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When the history of journalism's discovery of the importance of understanding trauma comes to be written, a place of honor will go to Dr Anthony Feinstein. A Canada-based psychiatrist originally from South Africa, Feinstein is author of what remains so far the world's most comprehensive investigation of war correspondents' experience of psychological wounding.
Feinstein's research now runs to two seminal studies, and confirmed for the first time what journalists have long known from their own and their colleagues' experience - that covering violence and tragedy over many years can cause emotional distress which for a significant minority can manifest as full-blown Post Traumatic Stress Disorder.
It has been in large measure because of Feinstein's own credibility that news organisations in the United States and in Europe - notably the BBC in Britain - have begun now to invest serious money and effort in the proper training of journalists, managers and editors in the coverage and personal experience of news-related trauma.
As Feinstein describes in the summary of his first research project, published in the American Journal of Psychiatry in September 2002 and developed subsequently in his book Dangerous Lives, no-one appeared previously ever to have investigated in any serious scientific way the personal experience of trauma on the part of reporters who cover violence and tragedy.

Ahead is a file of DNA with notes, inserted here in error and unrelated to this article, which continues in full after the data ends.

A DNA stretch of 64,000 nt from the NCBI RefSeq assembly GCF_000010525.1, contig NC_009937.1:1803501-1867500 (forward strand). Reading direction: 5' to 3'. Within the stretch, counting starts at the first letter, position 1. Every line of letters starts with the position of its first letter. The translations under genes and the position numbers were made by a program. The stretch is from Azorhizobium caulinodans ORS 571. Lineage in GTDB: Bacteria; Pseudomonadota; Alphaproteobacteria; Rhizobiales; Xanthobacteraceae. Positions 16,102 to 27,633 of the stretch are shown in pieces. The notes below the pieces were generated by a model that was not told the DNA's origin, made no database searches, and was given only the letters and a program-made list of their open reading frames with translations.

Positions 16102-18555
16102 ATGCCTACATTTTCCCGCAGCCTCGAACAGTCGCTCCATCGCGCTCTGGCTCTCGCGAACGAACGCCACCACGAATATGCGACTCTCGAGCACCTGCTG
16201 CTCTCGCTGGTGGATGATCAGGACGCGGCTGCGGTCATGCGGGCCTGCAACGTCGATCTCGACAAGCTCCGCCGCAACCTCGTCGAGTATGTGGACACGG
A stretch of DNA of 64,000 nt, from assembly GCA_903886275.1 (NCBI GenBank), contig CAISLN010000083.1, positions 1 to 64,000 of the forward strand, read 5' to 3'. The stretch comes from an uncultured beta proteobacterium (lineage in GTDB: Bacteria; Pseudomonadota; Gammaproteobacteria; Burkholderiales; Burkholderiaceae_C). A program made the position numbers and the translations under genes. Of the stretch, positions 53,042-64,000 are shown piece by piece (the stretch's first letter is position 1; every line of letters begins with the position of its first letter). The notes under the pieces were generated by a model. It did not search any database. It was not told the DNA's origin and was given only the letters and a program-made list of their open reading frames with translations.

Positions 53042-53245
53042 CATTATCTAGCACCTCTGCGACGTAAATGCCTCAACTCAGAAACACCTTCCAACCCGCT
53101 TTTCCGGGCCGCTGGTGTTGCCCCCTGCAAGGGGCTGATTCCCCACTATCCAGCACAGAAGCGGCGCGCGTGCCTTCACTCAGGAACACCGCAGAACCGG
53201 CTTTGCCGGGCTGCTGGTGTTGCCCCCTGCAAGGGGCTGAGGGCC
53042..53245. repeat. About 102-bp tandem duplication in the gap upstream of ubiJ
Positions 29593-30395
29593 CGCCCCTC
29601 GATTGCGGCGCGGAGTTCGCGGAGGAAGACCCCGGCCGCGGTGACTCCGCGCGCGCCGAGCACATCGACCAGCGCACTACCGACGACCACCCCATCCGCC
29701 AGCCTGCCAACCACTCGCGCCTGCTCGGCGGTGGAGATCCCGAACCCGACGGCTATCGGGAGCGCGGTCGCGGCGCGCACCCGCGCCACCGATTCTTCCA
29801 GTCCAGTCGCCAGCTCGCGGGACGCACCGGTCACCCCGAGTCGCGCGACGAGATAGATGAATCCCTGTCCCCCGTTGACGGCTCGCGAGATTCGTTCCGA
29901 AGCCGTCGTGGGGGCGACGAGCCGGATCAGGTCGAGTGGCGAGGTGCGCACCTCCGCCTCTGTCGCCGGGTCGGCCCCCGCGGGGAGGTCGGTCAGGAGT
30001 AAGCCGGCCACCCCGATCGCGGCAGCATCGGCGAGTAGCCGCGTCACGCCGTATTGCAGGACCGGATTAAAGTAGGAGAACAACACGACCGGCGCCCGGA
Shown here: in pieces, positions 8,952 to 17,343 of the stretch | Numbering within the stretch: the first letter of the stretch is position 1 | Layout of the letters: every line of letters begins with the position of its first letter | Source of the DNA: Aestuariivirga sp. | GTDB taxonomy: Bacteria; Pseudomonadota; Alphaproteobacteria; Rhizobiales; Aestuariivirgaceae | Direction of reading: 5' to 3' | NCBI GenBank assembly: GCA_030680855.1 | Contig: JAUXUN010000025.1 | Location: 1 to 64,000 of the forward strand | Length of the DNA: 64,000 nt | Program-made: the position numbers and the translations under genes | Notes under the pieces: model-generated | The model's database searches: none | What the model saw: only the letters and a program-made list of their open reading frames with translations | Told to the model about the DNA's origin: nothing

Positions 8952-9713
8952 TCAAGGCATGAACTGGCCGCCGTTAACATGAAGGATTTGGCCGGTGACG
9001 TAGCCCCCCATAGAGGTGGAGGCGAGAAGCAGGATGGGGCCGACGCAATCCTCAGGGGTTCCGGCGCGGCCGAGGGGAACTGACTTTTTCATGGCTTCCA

That first research involved questionnaires distributed to 170 mainly English-speaking correspondents, camera operators and producers in America and Europe. An impressive 140 responded, and Feinstein followed that up with one-to-one interviews with 28 of that number chosen at random. The average lifetime experience of covering war and disaster among this group was 14 years.
Feinstein also investigated the experience of a 107-strong control group in a domestic Canadian newsroom context, confirming that reporters and especially photographers who cover war are significantly more likely during their careers to develop symptoms of chronic emotional distress, ranging from depression and anxiety to alcohol and drug abuse, relationship breakdown and full-scale PTSD.
Feinstein recently published follow-up research (Journal of Traumatic Stress, Vol 18, Issue 2, 2005) exploring whether the process of "embedding" journalist with fighting troops during the 2003 Iraq war affected their vulnerability to psychological distress.
Eighty-five of 100 journalists approached agreed to participate, of whom just under half were embedded. Feinstein found that in terms of PTSD , depression, psychological distress, and drug and alcohol abuse, there were no differences between embedded and unilateral (non-embedded) journalists.
However, based on General Health Questionnaire scores, Feinstein did find that one third of all journalists were psychologically distressed.
Feinstein's conclusions - cogently, accessibly and engagingly presented both in his research papers and his book - have had a profound impact on understandings and awareness of trauma within the news industry, not only in the English-speaking world but increasingly in Europe, Australasia and Africa.
Explicitly using his findings to make the case for culture change, the BBC, Reuters and CNN, for example, have all begun to develop and implement formal trauma training and support for their news staff.
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